Are you an “in-ie” or an “out-ie”? No, I am not talking about your belly button
Do you remember the scene in Mark’s Gospel where Jesus’ mother and brothers arrived as Jesus was seated in a circle, surrounded by his disciples? When he was made aware that they were outside, he remarked, ”Who are my mother and my brothers?” And looking around at those seated in the circle [inside the house] he said, “Here are my mother and my brothers. Whoever does the will of God is my brother and sister and mother.”1
Once again I ask, “Are you an ‘in-ie’ or an ‘out-ie’?”
I would like to consider myself inside Jesus’ circle of disciples. But occasionally I don’t do the will of God, placing me outside. Most, if not all of us, find ourselves many times going back and forth. We are field full of mostly wheat and more than a few weeds that we would like to have pulled out. But sometimes the weed looks like a stalk of wheat when it first sprouts; and, sometimes it grows so close to the wheat that attempting to pull it out would at the very least damage the wheat. (I was weeding my garden with a cultivator and I disturbed a tomato plant and a stalk of corn I recently planted. I quickly replanted them. The tomato plant flourished but the corn, not so much.) But God is patient, allowing both to grow until the final harvest. God knows that if sinners are cast out now, some of them who are basically good will also be cast out with no chance of growing in their goodness.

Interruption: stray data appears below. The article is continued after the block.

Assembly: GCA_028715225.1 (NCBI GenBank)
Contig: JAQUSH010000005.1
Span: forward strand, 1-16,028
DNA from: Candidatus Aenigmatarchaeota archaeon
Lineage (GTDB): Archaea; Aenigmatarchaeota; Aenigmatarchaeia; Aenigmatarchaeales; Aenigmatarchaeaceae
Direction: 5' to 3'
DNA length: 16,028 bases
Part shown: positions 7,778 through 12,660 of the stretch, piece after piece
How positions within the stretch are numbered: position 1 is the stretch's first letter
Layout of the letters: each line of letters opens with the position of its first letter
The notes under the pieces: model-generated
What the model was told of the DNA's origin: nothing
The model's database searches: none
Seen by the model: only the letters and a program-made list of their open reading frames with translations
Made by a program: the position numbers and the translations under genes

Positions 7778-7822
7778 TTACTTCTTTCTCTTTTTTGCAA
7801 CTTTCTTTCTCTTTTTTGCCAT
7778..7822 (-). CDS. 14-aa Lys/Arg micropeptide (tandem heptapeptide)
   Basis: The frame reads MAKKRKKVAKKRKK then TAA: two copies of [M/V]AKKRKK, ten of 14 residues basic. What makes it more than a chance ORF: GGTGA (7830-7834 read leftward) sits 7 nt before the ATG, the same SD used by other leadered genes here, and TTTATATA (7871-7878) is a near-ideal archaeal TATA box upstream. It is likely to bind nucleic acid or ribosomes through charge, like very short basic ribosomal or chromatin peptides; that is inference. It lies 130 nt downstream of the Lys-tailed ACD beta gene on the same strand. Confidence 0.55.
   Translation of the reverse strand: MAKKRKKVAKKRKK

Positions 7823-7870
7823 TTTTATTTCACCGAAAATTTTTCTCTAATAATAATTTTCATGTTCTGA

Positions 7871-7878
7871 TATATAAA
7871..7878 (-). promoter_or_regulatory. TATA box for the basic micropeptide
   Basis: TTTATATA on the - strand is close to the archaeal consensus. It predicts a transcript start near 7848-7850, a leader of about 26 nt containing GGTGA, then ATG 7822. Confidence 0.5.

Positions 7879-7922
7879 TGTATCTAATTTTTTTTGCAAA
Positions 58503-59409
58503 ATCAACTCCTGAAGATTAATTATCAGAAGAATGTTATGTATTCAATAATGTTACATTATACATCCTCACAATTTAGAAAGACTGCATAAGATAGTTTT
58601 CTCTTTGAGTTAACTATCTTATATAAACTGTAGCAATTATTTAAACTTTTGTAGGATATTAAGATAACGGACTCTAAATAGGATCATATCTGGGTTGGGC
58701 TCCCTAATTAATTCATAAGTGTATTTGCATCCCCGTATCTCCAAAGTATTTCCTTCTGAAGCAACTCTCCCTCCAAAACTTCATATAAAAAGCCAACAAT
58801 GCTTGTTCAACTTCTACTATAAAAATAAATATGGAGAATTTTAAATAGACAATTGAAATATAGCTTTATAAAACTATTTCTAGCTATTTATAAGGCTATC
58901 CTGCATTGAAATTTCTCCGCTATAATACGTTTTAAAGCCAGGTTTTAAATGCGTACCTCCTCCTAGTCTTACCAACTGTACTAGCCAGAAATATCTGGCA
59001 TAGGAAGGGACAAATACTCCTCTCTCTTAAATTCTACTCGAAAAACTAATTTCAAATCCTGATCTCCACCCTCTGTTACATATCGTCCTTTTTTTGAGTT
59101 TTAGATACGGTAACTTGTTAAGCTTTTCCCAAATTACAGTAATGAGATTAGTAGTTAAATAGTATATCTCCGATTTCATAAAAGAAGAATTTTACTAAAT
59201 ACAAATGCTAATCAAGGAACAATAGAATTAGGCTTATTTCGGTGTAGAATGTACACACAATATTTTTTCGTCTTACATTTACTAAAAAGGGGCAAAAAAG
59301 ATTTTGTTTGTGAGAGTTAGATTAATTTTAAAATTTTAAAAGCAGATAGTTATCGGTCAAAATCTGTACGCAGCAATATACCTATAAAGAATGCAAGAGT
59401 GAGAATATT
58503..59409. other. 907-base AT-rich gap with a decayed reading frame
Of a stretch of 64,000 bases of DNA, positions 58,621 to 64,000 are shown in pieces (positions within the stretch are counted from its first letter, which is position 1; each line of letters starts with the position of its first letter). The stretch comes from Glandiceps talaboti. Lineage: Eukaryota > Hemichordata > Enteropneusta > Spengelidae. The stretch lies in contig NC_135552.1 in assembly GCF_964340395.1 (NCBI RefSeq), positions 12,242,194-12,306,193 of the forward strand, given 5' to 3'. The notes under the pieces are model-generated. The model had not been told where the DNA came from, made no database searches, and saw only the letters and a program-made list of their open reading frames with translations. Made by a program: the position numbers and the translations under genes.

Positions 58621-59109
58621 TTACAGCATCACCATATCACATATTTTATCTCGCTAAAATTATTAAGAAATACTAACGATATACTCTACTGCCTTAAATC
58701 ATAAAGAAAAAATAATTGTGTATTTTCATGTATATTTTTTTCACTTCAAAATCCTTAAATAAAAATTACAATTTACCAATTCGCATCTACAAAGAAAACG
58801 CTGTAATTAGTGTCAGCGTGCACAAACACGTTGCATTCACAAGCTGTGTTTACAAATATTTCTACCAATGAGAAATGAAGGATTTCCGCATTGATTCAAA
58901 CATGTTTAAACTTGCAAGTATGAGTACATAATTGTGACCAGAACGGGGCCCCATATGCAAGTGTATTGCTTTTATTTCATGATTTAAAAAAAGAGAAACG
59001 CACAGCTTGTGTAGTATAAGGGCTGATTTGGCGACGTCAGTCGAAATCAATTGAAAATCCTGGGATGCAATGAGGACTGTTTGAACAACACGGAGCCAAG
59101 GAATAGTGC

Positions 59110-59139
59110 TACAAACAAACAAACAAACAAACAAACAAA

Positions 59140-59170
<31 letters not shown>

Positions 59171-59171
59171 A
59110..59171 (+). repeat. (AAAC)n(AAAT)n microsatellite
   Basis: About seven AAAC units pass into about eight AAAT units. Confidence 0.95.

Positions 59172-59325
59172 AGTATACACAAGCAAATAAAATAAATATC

Not only that, God realizes that our life of faith is a process. It is like a tiny mustard seed that full grown is a nesting place for birds. Or like a small amount of yeast that leavens a large amount of flour.
The other readings are a source of amazement as we live a life of faith and trust. They reveal that God wants so badly, so deeply, for us to be redeemed that God judges with clemency and with much lenience and has given us good ground for hope that God would permit repentance for our sins (Wisdom 12:18-19); and that the Spirit comes to the aid of our weakness when we don’t know how to pray, interceding for us with inexpressible groanings (Romans 8:26).
And so we proclaim: Lord, we praise you; for you are “loving and forgiving.”2
1 Mark 3:33b-35
2 Loving and Forgiving, Scott Soper, Text and music ©1992, OCP.